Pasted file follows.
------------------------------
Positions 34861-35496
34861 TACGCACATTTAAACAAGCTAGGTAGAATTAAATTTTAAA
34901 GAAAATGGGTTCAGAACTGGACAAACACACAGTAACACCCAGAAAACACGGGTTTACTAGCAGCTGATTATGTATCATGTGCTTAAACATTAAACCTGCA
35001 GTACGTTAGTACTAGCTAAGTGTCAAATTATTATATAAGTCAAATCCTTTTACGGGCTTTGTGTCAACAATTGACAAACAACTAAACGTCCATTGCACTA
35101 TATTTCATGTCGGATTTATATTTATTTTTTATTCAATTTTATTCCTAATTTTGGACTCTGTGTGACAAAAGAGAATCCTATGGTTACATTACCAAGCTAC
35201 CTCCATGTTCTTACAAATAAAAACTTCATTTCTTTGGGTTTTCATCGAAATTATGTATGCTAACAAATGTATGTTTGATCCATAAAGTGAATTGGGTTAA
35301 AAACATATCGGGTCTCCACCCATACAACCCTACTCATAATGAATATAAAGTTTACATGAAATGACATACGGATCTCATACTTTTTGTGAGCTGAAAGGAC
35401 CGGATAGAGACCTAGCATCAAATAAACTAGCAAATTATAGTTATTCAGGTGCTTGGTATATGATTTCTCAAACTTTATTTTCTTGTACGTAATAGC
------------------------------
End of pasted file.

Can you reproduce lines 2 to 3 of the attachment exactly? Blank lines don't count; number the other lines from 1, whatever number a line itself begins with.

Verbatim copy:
34861 TACGCACATTTAAACAAGCTAGGTAGAATTAAATTTTAAA
34901 GAAAATGGGTTCAGAACTGGACAAACACACAGTAACACCCAGAAAACACGGGTTTACTAGCAGCTGATTATGTATCATGTGCTTAAACATTAAACCTGCA